Senior nationalist politicians have said they won't be deterred after security alerts sparked by reports of explosive devices at their offices.
West Belfast MP Paul Maskey was defiant after a bomb alert outside Sinn Fein's constituency offices in west Belfast.
SDLP deputy leader Nichola Mallon MLA also said her party will not be intimidated after reports her North Belfast office had also been targeted.
It was one of three security alerts in the city yesterday.
Secretary of State Brandon Lewis said his thoughts were with both politicians.
"These pathetic attempts at intimidation are totally unacceptable. Nothing can justify such actions against public representatives who willingly serve in the best interests of their communities," he said.
Unionist politicians also condemned the alerts, with UUP MLA Doug Beattie saying it would do nothing to help concerns around the Northern Ireland Protocol.
Sinn Fein was contacted by police yesterday after a report that an explosive device may have been thrown at a party office on the Falls Road.
"This report is very concerning and I condemn those responsible," Mr Maskey said. "They have nothing to offer society and they bring nothing but disruption to the local area.
"This is an attack on the entire community and an attempt to undermine democracy but it will not succeed. Sinn Fein will not be deterred by these types of incidents and will continue to serve the entire community."
PSNI Inspector Peter Brannigan said: "Information was received to suggest devices may have been thrown at an office on Falls Road, Belfast and police are seeking to establish the veracity of this information. The local community is asked to be vigilant and report anything out of the ordinary to police."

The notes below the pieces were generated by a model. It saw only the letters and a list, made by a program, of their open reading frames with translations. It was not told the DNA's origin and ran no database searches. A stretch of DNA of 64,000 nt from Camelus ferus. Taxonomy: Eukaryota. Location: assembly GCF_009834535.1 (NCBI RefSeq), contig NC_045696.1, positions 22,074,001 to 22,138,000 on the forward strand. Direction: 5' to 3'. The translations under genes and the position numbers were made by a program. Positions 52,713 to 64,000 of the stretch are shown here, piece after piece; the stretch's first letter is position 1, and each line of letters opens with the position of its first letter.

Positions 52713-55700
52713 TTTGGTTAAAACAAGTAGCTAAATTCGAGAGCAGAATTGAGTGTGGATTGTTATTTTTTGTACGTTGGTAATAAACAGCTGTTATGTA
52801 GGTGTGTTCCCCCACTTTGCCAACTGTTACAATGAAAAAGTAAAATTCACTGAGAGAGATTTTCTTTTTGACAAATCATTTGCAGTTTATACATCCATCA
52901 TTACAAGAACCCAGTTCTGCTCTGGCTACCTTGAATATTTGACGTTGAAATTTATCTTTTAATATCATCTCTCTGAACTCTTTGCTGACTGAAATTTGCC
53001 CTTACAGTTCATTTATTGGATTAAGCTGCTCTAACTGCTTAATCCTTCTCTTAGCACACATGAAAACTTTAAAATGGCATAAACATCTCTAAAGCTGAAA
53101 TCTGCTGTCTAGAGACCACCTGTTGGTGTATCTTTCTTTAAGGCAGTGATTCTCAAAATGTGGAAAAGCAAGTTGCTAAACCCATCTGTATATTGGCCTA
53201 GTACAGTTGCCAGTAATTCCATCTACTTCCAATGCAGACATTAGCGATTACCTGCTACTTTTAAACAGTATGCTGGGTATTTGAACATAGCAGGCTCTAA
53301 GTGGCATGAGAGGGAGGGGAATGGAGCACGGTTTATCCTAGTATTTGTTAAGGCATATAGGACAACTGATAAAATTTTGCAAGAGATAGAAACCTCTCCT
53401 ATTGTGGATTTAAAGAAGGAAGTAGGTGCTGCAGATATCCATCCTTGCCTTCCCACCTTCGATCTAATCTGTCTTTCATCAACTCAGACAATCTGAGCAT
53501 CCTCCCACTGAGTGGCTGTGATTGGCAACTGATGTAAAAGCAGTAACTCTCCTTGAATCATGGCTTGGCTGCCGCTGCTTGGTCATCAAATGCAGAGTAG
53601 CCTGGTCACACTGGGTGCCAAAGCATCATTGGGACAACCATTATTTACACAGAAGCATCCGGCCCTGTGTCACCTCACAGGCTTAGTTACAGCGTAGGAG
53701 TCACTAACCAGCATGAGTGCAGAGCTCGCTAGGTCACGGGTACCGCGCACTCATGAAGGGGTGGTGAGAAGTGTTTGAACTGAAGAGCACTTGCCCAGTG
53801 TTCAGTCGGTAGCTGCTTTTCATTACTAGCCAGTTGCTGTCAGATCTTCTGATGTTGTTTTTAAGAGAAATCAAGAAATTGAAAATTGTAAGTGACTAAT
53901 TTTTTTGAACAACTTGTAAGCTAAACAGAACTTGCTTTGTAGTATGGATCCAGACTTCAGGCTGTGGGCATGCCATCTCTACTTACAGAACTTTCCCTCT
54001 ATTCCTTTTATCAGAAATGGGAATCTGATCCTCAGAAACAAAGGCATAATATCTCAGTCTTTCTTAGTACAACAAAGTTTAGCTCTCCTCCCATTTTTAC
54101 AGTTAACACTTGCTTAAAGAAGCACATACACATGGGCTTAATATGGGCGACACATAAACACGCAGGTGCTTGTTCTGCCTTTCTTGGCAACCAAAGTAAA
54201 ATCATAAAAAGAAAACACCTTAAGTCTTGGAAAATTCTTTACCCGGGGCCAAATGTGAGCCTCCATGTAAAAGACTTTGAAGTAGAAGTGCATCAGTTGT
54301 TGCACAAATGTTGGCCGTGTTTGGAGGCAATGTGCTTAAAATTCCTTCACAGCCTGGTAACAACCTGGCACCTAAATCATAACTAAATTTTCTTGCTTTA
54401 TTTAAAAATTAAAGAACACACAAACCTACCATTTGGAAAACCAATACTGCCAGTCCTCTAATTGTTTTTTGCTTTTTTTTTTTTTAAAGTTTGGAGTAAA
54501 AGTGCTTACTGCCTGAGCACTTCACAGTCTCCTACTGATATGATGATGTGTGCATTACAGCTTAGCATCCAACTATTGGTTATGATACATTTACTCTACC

Police searched the area around Ms Mallon's office after a report of an explosive device being thrown at it yesterday afternoon.
"I want to make it clear that neither I nor my party will be intimidated or deterred by those responsible. We are committed to representing people in North Belfast and in every community across Northern Ireland," the Minister for Infrastructure said.
Chief Inspector Darren Fox said later that officers checked the area and nothing was found.
UUP leader Steve Aiken condemned the incident as "absolutely despicable intimidation".
"All other political parties should also call out this pathetic attempt to undermine our democracy," he said.
His party colleague Doug Beattie MLA said such incidents would not help with rising tensions around the NI Protocol.
"This won't help anybody. We need to make sure we are trying to deal with the issues, which is the protocol, in a legal manner and this is just unhelpful," he said.
DUP MLA Christopher Stalford said there was "absolutely no place for criminal behaviour like that and anyone who has any information about the identity of those responsible should come forward and share that with the police".
Earlier, a suspicious object which sparked a security alert in the city centre was declared as "nothing untoward".
Council offices on Adelaide Street and Linenhall Street were sealed off at around lunchtime and all employees asked to leave the buildings.